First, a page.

February 11, 2021
Director, Data & Analytics
- Ongoing changes to consumer data privacy regulations in digital advertising, and specifically those led by Apple and Google, have implications for Marketers and Publishers that require short and long-term attention to maintain trust with customers and avoid liabilities associated with a lack of compliance.
- In a cookie-less world, there is a need for greater emphasis around 1st Party data for audience building, deployment and measurement given the risks that come with 3rd Party data integrity.
- The importance for consumer consent (consumer’s willingness to share their information) and transparency tied to customer data is paramount. It ensures there is a common understanding for how this data is captured and used in a trusted manner, and that customer data is managed across all data sources, not just one.
ITP and Customer Privacy For Marketers
There are significant changes that are happening in the world of digital advertising, customer data, and privacy1. Outside of government regulation, the largest driver of these is Apple, who for the past 2 years has been making a variety of improvements to their products to enhance customer privacy and to make customer data usage more transparent. Many in the industry think these changes are bludgeoning, however we see them (regardless of it’s self-serving nature) as positive steps in an industry that has not been able to self-regulate2 as much as it needs to. Apple has been ramping up rhetoric recently. In a recent interview, Tim Cook mentioned starting to fight the “data-industrial complex”. And in a different recent speech on data privacy, the Apple CEO stated -- in a thinly veiled reference to Facebook -- “If a business is built on misleading users, on data exploitation, on choices that are no choices at all, it does not deserve our praise. It deserves reform.” Two of the most impactful immediate changes for marketers related to Apple products are 1) restricted cookies in the Safari browser3 and 2) opt-in tracking prompts along with new privacy labels in apps installed from the iOS app store.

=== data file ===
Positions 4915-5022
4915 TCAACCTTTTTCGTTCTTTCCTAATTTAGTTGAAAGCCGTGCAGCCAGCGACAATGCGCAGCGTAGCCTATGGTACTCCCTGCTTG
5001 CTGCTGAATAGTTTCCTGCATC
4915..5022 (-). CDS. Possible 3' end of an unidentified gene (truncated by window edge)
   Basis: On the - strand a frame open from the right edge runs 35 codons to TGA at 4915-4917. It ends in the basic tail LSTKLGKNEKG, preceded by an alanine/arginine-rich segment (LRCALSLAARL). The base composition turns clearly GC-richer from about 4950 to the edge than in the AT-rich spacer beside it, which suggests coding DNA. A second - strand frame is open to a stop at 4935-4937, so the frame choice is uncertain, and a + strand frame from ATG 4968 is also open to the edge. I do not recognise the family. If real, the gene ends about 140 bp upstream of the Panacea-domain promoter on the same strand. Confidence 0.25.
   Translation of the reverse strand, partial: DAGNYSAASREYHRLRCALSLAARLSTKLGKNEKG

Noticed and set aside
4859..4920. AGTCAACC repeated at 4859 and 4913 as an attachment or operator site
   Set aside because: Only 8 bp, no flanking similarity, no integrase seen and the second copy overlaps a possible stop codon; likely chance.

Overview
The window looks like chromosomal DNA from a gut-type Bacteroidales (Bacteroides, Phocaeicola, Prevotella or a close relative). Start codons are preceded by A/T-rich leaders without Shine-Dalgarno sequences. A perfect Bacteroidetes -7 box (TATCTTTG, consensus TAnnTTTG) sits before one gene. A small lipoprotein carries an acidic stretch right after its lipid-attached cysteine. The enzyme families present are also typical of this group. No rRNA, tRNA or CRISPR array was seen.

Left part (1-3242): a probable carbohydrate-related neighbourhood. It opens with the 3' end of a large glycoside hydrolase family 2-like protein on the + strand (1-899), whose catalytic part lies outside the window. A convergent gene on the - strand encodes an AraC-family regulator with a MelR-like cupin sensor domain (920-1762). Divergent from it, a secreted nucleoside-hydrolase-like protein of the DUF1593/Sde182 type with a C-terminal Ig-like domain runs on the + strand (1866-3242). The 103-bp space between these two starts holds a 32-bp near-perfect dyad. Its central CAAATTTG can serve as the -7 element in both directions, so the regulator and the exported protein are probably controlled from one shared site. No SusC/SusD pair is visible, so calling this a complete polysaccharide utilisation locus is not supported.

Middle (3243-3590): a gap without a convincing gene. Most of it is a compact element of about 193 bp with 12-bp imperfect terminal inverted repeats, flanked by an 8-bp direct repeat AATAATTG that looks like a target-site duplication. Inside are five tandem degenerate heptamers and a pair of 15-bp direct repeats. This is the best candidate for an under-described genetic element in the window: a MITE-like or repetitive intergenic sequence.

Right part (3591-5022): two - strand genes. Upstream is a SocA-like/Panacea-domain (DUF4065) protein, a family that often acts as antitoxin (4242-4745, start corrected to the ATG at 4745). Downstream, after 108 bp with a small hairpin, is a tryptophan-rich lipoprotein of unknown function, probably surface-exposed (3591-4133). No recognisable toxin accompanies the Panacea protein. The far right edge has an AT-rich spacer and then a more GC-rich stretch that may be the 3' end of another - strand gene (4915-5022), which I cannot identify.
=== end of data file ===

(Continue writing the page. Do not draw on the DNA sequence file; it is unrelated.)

We should acknowledge that it’s difficult for Marketing leaders to wrap their heads around customer privacy impacts from online articles and from POVs. The space is fast-moving and oftentimes vague. Most perspectives quickly turn complicated and technical, or the impact is so high reaching that understanding the real impact to your business is obfuscated. From what we have seen, there are two main camps: